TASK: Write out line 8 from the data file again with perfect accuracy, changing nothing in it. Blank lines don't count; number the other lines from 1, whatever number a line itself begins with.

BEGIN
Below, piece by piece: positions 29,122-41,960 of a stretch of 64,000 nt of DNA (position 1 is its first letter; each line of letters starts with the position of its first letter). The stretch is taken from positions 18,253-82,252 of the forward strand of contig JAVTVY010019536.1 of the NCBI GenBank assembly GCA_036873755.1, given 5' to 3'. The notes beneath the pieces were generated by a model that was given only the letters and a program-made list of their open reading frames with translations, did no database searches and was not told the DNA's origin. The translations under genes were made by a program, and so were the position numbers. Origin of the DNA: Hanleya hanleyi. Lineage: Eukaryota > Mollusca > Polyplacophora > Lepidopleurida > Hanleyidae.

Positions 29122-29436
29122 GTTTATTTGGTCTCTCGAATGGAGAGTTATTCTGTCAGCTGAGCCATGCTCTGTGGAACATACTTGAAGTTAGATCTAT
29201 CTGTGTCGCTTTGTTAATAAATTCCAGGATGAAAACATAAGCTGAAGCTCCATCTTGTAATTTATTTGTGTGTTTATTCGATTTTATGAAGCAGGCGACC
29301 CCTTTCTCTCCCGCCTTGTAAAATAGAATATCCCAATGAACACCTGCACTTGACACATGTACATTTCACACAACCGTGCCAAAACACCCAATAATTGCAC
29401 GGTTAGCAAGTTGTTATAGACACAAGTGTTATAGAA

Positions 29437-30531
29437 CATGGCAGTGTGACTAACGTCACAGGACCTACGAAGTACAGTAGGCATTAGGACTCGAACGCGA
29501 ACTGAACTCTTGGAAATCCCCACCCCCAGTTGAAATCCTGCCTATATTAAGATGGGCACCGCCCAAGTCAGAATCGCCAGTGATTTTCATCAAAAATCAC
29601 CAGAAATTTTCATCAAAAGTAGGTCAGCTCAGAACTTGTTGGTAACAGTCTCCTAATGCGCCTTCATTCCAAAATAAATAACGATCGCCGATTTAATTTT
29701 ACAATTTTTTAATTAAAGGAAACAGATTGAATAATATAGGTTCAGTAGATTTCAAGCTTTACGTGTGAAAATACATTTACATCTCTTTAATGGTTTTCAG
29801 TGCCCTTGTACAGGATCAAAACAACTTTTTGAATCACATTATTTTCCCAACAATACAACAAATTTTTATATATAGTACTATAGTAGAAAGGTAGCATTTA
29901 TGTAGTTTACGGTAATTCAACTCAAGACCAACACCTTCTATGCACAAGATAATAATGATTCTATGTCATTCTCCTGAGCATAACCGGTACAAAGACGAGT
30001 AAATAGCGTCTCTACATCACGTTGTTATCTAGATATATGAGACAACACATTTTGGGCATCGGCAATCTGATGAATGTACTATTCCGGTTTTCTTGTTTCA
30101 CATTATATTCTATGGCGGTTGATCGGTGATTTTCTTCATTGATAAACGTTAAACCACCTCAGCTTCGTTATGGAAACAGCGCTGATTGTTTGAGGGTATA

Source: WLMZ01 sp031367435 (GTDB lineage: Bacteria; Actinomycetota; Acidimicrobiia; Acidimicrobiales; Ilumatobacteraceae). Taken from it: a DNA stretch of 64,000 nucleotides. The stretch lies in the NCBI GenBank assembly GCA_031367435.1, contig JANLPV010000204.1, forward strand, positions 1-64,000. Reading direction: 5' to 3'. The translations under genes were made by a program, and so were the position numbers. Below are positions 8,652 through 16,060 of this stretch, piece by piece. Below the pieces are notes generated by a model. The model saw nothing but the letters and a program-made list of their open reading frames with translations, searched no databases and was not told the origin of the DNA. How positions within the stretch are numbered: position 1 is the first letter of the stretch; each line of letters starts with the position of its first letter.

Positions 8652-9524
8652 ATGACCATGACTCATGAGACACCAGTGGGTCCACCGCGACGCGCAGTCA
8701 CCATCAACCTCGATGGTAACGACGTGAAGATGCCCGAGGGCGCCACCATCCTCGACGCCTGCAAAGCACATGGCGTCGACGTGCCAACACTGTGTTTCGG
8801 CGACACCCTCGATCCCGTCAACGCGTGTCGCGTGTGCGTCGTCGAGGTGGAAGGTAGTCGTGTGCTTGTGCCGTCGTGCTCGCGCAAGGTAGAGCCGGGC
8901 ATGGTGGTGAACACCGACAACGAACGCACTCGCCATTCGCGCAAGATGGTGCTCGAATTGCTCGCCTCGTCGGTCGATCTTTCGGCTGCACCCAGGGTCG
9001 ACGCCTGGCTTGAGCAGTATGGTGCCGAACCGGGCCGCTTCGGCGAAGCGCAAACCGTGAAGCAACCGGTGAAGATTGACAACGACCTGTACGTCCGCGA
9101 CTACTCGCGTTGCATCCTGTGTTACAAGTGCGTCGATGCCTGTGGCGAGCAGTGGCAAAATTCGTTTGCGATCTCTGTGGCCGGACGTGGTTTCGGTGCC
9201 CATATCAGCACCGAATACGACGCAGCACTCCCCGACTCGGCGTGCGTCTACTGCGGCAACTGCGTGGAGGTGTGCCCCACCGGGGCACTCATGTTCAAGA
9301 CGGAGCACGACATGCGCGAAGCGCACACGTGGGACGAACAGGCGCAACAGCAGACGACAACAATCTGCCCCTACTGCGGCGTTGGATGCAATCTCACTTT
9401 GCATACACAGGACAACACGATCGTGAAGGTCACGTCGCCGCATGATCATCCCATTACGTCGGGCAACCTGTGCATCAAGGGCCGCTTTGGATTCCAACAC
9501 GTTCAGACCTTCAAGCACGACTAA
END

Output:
29437 CATGGCAGTGTGACTAACGTCACAGGACCTACGAAGTACAGTAGGCATTAGGACTCGAACGCGA